Why I'm marching with Aotearoa is Not for Sale on the 27th of April.
Margaret Thatcher was a brutal class warrior, who wielded power ruthlessly as I grew up under her rule as a teenager in the 1980s. She tried to smash the unions, she drove the living conditions of workers backwards, and she looted Britain's state assets, selling off its electricity, steel, railways and telecommunications. She led a revolution that enriched her class, and her ideas spread across the world.
Last week, Thatcher died, but we are still fighting a battle against her legacy. The sabotage begun by her acolyte, Roger Douglas, is today being continued by John Key and his National Party government. The privatisation of Mighty River Power is the beginning of an assault on what remains of state owned assets in Aotearoa, and it is vital that this attack is resisted on the streets. Because, as the once mighty Thatcher found out, when she lost the street to the Anti Poll Tax movement, she lost her Iron Crown.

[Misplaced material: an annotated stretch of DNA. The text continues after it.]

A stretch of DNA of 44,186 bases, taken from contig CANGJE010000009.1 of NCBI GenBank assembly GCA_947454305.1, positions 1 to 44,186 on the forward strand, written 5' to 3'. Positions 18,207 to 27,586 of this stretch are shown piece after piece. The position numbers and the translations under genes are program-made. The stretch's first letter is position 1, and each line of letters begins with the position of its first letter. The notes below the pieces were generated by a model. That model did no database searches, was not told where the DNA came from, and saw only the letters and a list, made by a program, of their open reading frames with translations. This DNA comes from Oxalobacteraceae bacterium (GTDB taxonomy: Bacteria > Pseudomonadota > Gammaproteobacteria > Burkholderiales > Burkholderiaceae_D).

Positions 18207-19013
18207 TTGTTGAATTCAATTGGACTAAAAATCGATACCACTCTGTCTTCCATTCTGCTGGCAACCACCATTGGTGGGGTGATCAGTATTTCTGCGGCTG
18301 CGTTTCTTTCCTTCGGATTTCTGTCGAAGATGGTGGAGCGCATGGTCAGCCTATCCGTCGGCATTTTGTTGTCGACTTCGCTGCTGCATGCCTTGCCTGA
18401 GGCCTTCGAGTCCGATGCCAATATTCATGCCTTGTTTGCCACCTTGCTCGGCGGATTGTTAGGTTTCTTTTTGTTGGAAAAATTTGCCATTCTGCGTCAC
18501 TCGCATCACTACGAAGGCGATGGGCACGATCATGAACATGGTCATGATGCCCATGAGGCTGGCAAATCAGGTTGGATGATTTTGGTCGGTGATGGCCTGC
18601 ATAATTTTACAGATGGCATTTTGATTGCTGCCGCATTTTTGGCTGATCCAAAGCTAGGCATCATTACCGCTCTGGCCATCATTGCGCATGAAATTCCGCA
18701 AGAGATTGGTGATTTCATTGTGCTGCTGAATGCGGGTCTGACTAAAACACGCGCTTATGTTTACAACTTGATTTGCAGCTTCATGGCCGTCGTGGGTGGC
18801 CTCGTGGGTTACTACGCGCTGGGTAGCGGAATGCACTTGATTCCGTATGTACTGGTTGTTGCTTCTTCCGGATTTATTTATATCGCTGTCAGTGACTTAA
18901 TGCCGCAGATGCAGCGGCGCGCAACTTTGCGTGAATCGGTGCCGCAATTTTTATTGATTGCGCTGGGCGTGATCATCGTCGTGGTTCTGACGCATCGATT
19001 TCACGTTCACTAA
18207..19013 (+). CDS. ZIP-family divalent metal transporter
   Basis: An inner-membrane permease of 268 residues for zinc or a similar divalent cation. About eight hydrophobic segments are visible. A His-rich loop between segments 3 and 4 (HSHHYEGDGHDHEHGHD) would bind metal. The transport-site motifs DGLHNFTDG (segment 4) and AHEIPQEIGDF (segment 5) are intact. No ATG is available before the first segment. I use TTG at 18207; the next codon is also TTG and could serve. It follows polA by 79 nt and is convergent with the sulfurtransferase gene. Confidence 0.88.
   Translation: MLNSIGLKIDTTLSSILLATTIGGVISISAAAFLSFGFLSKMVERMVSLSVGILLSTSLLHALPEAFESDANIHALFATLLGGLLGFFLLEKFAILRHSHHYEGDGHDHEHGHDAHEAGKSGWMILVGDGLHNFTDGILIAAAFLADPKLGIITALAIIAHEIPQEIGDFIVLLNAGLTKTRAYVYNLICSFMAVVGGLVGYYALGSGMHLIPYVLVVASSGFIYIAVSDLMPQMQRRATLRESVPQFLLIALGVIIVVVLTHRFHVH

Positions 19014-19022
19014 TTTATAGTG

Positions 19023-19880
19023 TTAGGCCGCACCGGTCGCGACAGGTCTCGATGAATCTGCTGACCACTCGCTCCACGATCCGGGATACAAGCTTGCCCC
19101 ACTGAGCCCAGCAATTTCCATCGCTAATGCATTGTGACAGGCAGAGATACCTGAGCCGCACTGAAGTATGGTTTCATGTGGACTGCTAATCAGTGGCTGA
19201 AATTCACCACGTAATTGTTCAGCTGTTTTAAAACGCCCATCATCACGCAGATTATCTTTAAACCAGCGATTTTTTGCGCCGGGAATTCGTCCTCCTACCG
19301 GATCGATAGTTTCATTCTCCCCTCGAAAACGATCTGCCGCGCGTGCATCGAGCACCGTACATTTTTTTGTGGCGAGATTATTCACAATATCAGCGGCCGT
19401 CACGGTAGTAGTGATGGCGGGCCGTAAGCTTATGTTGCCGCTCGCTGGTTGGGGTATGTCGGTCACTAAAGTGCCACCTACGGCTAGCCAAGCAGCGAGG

Its time we took the fight to the Tories, all across the world. Its time that we used our power with the same determination as Thatcher did. We should tell the rich and the speculators that if they risk their money gambling on the privatisation of state assets build up by working people, then they risk losing it all when these assets are renationalised. Renationalised, just as assets were in Bolivia and Venezuela in recent years.
I attended the funeral of Folole Muliaga. We organised the protests outside Mercury Energy in solidarity with her family. She died because her electricity was disconnected, under a Labour government. When our assets are renationalised, it should not be under the failed Profit before People SOE model. Truly public assets controlled by the community, not the corporates, should provide cheap or free power, services and resources to the people, to ensure that the tragedy that befel Folole never happens again.
Aotearoa is Not for Sale. The fight to take her back from Thatcher's worshippers has begun.
Joe Carolan, union organiser and Socialist.